A U.S. Coast Guard helicopter whirred overhead, its roving search lights trained on the ocean. In the place where Arunay had been, the lights found only the sea.
Tarun and Sharmistha left and checked into a room at the Half Moon Bay Lodge after 10 p.m. The parents hugged their son Siddhant goodbye — “Go with Auntie for the night” — but then returned to Cowell.
They brought a blanket and a backpack full of dry clothes for Arunay. He might be waiting on the beach.
When they descended the staircase, they encountered two strangers who had heard a boy was missing and were searching the sand. Tarun and Sharmistha joined them, roaming the quartermile stretch before heading back to the hotel after midnight.
At daybreak, the helicopter returned.
Coast Guard searchandrescue teams use computer modeling to calculate how long a person in distress can survive in open water, accounting for age and body type. Using realtime data from ocean buoys, the teams try to predict where a person would drift.
To avoid unnecessary danger to rescuers, a mission coordinator helps make the decision to end searches when there is no hope. Three hours after resuming operations in the morning, two Coast Guard representatives met the Pruthis at the hotel. There was, they explained, little chance of finding the boy alive.
“They were showing us drawings and data and all the research,” Tarun said. “They gave us a bunch of papers.”
The parents could not believe their son was lost. To them, Arunay was still the boy at the dinner table who had, less than two weeks earlier, compared the Capitol Hill riot to the plot of “Animal Farm”; the son whose interest in politics had grown in the months since his mother took him to a Black Lives Matter protest; the soccer fanatic; the child who alternately fought and played with his younger brother when the coronavirus shrank their worlds overnight.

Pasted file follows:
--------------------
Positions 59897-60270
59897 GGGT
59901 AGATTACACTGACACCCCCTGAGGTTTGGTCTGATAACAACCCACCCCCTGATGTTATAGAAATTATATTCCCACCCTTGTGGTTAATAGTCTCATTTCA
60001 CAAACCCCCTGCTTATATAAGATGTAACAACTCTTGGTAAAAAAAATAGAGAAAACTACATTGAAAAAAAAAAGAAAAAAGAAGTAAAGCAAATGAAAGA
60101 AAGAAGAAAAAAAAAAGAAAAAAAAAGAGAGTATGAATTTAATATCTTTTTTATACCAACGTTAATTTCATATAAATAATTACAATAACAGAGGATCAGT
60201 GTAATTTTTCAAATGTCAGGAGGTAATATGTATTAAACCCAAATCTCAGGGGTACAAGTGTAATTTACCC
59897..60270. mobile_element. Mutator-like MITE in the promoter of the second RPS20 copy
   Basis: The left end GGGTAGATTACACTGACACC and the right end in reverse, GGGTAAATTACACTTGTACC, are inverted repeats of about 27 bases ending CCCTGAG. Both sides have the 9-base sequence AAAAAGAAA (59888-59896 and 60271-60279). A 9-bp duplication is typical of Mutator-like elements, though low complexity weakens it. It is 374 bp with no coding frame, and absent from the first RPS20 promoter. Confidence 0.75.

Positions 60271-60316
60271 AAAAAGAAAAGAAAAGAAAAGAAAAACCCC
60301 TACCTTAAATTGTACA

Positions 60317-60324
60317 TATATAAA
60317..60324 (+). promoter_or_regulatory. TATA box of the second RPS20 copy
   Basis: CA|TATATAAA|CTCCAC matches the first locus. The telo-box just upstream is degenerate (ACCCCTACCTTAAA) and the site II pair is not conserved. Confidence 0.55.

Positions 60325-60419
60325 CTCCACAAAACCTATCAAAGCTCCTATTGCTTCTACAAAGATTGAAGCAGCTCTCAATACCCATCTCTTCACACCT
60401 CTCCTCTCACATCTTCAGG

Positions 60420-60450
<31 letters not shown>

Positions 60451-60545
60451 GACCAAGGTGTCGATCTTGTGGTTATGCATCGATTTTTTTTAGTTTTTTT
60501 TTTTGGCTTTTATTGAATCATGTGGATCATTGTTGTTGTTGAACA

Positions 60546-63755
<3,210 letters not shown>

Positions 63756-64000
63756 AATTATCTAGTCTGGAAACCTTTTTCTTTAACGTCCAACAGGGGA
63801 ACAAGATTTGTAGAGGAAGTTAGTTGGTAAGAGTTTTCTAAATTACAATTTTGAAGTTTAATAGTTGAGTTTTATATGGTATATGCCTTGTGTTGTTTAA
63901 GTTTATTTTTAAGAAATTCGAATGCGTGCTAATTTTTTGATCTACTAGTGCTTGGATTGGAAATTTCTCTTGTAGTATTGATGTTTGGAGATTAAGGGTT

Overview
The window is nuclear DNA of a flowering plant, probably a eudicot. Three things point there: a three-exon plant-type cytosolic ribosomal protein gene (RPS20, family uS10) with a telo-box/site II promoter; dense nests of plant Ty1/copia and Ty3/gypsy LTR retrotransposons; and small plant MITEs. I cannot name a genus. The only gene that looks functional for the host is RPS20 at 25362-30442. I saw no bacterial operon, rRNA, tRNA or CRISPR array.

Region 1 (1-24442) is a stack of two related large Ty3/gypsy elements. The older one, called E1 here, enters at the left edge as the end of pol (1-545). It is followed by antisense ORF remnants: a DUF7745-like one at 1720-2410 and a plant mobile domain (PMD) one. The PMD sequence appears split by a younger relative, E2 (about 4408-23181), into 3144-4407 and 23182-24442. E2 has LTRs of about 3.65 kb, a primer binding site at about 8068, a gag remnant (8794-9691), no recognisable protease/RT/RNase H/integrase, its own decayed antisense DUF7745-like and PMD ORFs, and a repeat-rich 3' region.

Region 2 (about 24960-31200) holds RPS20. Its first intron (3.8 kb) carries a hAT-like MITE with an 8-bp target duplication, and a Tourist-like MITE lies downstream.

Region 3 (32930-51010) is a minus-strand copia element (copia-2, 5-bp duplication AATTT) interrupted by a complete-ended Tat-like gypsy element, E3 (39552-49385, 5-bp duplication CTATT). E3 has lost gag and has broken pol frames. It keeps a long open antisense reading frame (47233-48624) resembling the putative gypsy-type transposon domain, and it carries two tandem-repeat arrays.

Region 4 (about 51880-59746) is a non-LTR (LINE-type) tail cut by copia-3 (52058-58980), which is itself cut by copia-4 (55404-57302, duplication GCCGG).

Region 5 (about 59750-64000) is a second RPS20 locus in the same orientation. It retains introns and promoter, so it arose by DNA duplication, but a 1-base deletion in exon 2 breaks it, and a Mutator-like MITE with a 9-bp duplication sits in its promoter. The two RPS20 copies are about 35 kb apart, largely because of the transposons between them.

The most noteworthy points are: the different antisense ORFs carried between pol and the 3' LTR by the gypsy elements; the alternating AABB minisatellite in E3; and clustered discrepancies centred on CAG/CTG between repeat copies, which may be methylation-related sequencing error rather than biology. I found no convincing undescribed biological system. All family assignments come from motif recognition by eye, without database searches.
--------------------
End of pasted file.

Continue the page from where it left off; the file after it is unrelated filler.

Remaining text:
At 10:20 a.m. on Jan. 19, after 17 hours, the Coast Guard called off its search.
A growing group of family members, friends and strangers was already mobilizing. For them, the search for Arunay was just beginning.
Arunay’s disappearance ended a deadly twomonth period that began with another child’s death, on another Bay Area beach.
On Nov. 26, the afternoon of Thanksgiving Day, 4yearold Katherine Huajun Xu of Pinole died after being dragged into the surf on a family outing to McClures Beach at Point Reyes National Seashore. Her father charged in after her and survived. The waves carried Katherine’s body back to shore 45 minutes later.
On Dec. 8, a handyman was on a break from a job in Pacifica when a wave snatched him from the rocks beneath the municipal pier. Bystanders scrambled to find a rope, but David Barba, 31, was gone before they could reach him. His body washed ashore at Fort Funston in San Francisco nearly a month later.
The season’s horror intensified on Jan. 3, when three members of a Petaluma family were killed at Blind Beach in Jenner. Michael Wyman, 40, drowned while trying to save his two children, 7yearold Anna and 4yearold John, who had been swept to sea. Rescuers recovered Wyman’s body that day. The children’s bodies were recovered two weeks later. Their mother, who was on the beach with them, lost her entire family.
The next Sunday, Jan. 10, saw two more deaths. First, a wave pulled three friends into the ocean beneath Point Bonita Lighthouse at the Marin Headlands. Two made it back to shore, but the third, identified only as a San Jose resident in his 30s, has not been found.
Amid the incident, Coast Guard officials diverted one helicopter to a second rescue mission, which unfolded less than one hour later. Forty miles down the coast, at Pescadero State Beach, a wave overtook 37yearold Redwood City resident Xuanxi He and her husband as they looked for sea urchins. The husband washed back to shore and survived. Xuanxi, her waders filling with water, was pulled under. Authorities recovered her body south of Half Moon Bay two weeks later.
The toll could have been worse. Authorities reported a string of nearmisses, including one just 30 minutes before